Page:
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Tierra's 'cell-free expression' tech. Image credit: Tierra Biosciences

Tierra Biosciences launches ‘proteins-on-demand’ platform to speed up synbio engineering

February 2, 2022

Synthetic biology company Tierra Biosciences has officially launched its “proteins-on-demand” e-commerce portal where synbio scientists and researchers get custom proteins synthesized, validated, and shipped to them via a single interface.

The San Leandro, California-based company says its platform provides a more efficient and standardized way to source proteins versus traditional methods and takes weeks rather than years.

On background:

Zachary Sun, co-founder and chief science officer of Tierra, explains to AFN that today we use cells to make proteins. But cell walls limit the components’ ability to move in and out of the cell, which causes lots of unpredictability and can also lead to toxicity.

“Cell-free biology,” while a broad term, is simply removing that cell wall and using the active material behind it to do biological processes. This can generate biochemical reactions in a fraction of the time it takes a more traditional method like fermentation to do the same thing.

Keeping cells alive is a challenge with fermentation, which is why scalability can be an issue. Taking protein-synthesizing elements out of living bacteria eliminates their reliance on those organisms and can lead to greater efficiency and standardization when it comes to manufacturing. This in turn can greatly speed up innovation in everything from drug discovery to novel ingredients in food items.

How it works:

With Tierra’s platform, scientists move from digital protein sequences to experiment-ready physical proteins in just a few weeks, according to Sun.

  • Customers can enter up to 10,000 digital protein sequences into an online ordering portal. Tierra’s proprietary AI system then analyzes each sequence to assess whether the proteins contain regions incompatible (eg, too complex) with the manufacturing system.
  • The company’s in-house, cell-free manufacturing system then synthesizes the digital protein sequences to purify them. Tierra ships the final proteins back to the customer, who can immediately use them for experimentation.

Why it matters:

As the impacts of climate change increase and companies come under pressure to find more sustainable alternatives for food and farming, a platform like Tierra’s could greatly expand companies’ abilities to produce more sustainable ingredients at scale in a short timeframe.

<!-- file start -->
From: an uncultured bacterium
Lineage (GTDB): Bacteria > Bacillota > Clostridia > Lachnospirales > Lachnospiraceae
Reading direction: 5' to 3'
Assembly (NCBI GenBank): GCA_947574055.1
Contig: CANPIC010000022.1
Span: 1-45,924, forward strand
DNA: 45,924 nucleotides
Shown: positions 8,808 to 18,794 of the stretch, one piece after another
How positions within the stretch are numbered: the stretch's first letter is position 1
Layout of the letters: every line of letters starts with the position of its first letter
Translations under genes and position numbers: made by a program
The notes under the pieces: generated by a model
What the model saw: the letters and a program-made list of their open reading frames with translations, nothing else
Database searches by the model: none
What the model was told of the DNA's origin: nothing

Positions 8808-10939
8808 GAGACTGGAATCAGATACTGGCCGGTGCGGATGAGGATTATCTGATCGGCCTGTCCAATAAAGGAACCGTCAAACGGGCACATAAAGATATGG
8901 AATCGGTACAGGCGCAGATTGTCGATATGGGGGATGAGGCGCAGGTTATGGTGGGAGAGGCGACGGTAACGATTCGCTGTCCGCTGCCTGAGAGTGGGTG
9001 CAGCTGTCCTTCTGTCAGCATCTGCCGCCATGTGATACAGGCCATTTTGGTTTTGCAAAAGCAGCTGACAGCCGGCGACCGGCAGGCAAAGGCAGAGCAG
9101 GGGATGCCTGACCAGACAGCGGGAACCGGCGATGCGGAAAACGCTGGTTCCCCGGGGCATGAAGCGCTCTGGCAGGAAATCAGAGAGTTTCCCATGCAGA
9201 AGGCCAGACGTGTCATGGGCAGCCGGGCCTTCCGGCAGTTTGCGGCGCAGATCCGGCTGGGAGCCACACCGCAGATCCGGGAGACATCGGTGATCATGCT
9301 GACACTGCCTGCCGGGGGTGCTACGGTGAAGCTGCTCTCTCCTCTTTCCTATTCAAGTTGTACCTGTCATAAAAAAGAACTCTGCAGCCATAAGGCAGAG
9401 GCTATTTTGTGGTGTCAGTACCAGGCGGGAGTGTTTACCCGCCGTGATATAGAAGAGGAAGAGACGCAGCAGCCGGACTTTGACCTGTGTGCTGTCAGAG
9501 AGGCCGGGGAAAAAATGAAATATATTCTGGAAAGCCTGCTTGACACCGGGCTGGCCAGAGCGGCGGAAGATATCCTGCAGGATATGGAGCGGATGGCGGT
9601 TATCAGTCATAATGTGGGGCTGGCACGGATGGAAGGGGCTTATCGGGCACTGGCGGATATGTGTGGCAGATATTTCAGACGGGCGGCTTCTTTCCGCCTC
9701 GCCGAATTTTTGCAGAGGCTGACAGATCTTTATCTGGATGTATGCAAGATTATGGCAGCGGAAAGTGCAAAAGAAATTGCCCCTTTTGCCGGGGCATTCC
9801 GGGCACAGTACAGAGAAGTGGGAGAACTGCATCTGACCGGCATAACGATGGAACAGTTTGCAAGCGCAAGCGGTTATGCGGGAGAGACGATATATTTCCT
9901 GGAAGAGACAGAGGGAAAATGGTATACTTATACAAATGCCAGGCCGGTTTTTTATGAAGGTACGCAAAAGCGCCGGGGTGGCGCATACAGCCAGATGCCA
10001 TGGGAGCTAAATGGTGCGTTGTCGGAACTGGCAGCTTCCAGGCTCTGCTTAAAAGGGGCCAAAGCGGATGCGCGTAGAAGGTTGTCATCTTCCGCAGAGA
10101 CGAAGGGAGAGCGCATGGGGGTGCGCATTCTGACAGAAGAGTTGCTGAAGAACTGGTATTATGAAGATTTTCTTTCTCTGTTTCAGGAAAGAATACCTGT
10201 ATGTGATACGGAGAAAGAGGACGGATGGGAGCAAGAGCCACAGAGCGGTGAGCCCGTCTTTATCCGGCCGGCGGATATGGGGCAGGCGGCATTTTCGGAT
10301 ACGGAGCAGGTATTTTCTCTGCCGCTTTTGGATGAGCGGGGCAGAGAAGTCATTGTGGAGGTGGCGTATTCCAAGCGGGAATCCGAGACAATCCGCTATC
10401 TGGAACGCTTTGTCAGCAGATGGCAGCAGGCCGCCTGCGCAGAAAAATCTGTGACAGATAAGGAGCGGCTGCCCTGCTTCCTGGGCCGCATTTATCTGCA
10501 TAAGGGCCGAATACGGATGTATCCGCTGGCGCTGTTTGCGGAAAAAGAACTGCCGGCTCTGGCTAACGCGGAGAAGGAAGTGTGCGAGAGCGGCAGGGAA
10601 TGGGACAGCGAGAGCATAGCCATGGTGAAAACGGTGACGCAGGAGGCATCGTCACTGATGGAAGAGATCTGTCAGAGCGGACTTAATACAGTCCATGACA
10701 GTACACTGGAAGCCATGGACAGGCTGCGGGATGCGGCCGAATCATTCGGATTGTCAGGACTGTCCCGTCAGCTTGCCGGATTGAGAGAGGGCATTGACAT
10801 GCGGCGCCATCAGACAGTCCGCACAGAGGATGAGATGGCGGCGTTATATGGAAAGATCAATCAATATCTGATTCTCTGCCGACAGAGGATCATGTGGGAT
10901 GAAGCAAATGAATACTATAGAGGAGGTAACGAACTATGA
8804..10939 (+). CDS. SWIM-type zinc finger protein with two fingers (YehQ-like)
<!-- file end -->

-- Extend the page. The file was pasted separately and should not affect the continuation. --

The above process essentially provides the scientific building blocks scientists and researchers rely on in the initial phases of experimentation, and could literally shave years off the process of discovering, say, a novel functional ingredient for an alternative protein product. The automation component of Tierra’s system can also validate protein sequences much more efficiently than would be possible through the usual trial-and-error methods of the past.

Taken together, all of this means a faster and more standardized way of sourcing proteins for research and development.

By way of example, Tierra’s Corinna Chen says an alternative protein company could use the platform to validate ways of creating a plant-based, binding-like component similar to the one found in animal eggs. Instead of spending potentially years creating the protein, companies would let Tierra handle this heavy lifting and go straight to making the food additive.

Competitive landscape:

There are a few synbio companies working on synthetically manufacturing proteins at scale for food using various processes including Motif FoodWorks, AirProtein, Culture Biosciences, and even some brands like The Every Company and Nature’s Fynd. But most of these focus on microbe-based fermentation technologies.

Debut Biotech is at least one other company adopting the same cell-free approach as Tierra. Last year it closed over $20 million in Series A funding. By comparison, Tierra has disclosed just $2.6 million in seed funding to-date.

What they’re saying:

“We believe this will significantly lower the barrier-to-entry for protein synthesis, thereby enabling researchers and moving the synthetic biology field forward,” Sun said in the official news release.

Speaking to AFN, he likens what his company does to a needle in a haystack: “Biology is so complex that we can’t get rid of the haystack. That would be an all-knowing AI at this point. We also know that teams spend years looking for the needle. What we’re doing may enable others to find a needle in days and weeks rather [than] years because the hard work is in actually making all the variants. Maybe what we do is help companies not only find a needle in the haystack faster, but we help them find several needles.”

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